Parenthood and cultural attitudes: Quick thoughts, and a question

The furore over Kirstie Allsopp and the right-age-to-start-a-family question has made me wonder something about the bigger picture. In recent years, I’ve noticed that that certain attitudes about starting a family are quite prevalent in our culture, and have been for as long as I remember: Having a baby is about doing what’s expected of you at a certain age, and/or about fixing your life’s wrongs. Being a parent is seen as what makes you an adult; not that you’re an adult regardless of whether you’re a parent, or that maturing is something you should do before you become one, however old you are. A baby is often seen as a personal growth tool, a sticking plaster: a way to compensate for a shitty childhood, strengthen a weak relationship, make someone (read: a man), grow up or commit. I can see it right across the social divide: from the school cleaner who meets an abusive addict with eight kids by eight women and thinks her baby will change him, to the politicians’s wife who thinks bambino number three will stop him drinking in the afternoon and boffing journalists (true stories by the way, lest I be accused of stereotyping…). Similarly, the modern idea of children as a PR exercise; a veneer of public respectability and maturity for philandering manboys, seems quite Anglo-American. People in the rest of the world don’t use their children that way so much (or complain about press intrusion, then parade their family around on TV when it suits them). My mum, who grew up in East Germany under Communism, says attitudes there are quite different, and there is much less emphasis on personal growth or reputation enhancement as reasons for having a child. Over there, ideas about when’s “the right time” are much more focused around stability (which doesn’t mean being older, or wealthy, but being emotionally stable, having a supportive extended family around you, and job security). Having children if you don’t work is considered irresponsible, arguably because education is better, and abortion and contraception are historically less taboo, although I’m not sure it’s only because of that. It makes me think a lot of our attitudes to parenthood are cultural and not necessarily universal.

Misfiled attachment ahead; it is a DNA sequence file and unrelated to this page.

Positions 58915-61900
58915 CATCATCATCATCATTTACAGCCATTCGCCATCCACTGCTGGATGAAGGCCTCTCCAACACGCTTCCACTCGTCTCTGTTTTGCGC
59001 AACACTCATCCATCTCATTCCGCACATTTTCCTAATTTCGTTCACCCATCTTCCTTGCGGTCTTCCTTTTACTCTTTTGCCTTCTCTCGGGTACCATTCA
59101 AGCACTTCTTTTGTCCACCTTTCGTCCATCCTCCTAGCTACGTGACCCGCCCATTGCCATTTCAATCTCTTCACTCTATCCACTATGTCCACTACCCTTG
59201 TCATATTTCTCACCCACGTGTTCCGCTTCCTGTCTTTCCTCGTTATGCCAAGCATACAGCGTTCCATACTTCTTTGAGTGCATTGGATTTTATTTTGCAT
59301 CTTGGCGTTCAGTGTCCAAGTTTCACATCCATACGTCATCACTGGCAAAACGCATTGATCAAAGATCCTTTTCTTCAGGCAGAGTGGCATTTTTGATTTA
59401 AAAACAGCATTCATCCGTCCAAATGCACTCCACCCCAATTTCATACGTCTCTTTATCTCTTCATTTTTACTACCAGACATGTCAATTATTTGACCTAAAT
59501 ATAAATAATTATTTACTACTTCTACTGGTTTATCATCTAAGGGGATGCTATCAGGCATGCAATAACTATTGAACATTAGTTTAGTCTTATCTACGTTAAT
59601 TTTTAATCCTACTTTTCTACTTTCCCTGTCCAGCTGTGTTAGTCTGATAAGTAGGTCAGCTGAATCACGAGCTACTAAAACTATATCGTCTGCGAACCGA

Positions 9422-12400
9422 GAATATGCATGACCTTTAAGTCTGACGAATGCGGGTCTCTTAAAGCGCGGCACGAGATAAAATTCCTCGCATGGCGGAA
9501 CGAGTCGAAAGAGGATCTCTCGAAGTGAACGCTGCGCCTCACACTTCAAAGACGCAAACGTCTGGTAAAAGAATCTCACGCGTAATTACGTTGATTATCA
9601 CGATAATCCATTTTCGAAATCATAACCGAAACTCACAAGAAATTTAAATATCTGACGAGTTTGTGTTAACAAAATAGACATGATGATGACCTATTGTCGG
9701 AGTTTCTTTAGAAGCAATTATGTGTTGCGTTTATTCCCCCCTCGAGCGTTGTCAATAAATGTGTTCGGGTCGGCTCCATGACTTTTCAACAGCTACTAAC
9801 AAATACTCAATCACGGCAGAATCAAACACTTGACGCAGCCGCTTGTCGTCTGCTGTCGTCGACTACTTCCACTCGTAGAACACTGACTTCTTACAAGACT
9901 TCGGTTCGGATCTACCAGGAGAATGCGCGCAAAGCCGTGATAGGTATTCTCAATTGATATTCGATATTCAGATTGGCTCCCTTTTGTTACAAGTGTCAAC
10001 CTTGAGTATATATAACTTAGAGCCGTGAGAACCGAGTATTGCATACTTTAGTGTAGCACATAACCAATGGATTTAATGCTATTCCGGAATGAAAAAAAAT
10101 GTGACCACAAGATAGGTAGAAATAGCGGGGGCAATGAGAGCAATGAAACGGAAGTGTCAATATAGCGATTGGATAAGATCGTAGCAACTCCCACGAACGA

Thoughts, anyone? Do people in this country have children for more negative reasons than in Germany or Scandinavia?


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